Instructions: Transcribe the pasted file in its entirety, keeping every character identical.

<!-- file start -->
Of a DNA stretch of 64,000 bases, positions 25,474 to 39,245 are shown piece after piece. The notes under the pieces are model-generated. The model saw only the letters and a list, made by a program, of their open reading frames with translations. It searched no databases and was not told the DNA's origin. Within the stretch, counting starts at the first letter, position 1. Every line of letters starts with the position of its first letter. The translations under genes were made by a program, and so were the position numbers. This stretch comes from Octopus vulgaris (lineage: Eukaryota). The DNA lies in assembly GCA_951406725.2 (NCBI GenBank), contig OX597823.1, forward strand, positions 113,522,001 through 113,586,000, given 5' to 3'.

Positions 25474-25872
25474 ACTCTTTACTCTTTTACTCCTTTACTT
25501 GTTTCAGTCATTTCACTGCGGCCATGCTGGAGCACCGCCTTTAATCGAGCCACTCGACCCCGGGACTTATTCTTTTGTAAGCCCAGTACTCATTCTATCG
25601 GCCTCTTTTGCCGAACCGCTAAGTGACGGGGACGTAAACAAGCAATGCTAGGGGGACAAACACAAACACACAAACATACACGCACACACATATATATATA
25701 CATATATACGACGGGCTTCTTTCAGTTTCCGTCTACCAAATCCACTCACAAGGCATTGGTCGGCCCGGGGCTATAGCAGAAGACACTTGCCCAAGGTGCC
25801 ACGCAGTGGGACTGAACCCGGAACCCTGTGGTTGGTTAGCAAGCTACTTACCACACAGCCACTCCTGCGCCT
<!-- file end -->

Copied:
Of a DNA stretch of 64,000 bases, positions 25,474 to 39,245 are shown piece after piece. The notes under the pieces are model-generated. The model saw only the letters and a list, made by a program, of their open reading frames with translations. It searched no databases and was not told the DNA's origin. Within the stretch, counting starts at the first letter, position 1. Every line of letters starts with the position of its first letter. The translations under genes were made by a program, and so were the position numbers. This stretch comes from Octopus vulgaris (lineage: Eukaryota). The DNA lies in assembly GCA_951406725.2 (NCBI GenBank), contig OX597823.1, forward strand, positions 113,522,001 through 113,586,000, given 5' to 3'.

Positions 25474-25872
25474 ACTCTTTACTCTTTTACTCCTTTACTT
25501 GTTTCAGTCATTTCACTGCGGCCATGCTGGAGCACCGCCTTTAATCGAGCCACTCGACCCCGGGACTTATTCTTTTGTAAGCCCAGTACTCATTCTATCG
25601 GCCTCTTTTGCCGAACCGCTAAGTGACGGGGACGTAAACAAGCAATGCTAGGGGGACAAACACAAACACACAAACATACACGCACACACATATATATATA
25701 CATATATACGACGGGCTTCTTTCAGTTTCCGTCTACCAAATCCACTCACAAGGCATTGGTCGGCCCGGGGCTATAGCAGAAGACACTTGCCCAAGGTGCC
25801 ACGCAGTGGGACTGAACCCGGAACCCTGTGGTTGGTTAGCAAGCTACTTACCACACAGCCACTCCTGCGCCT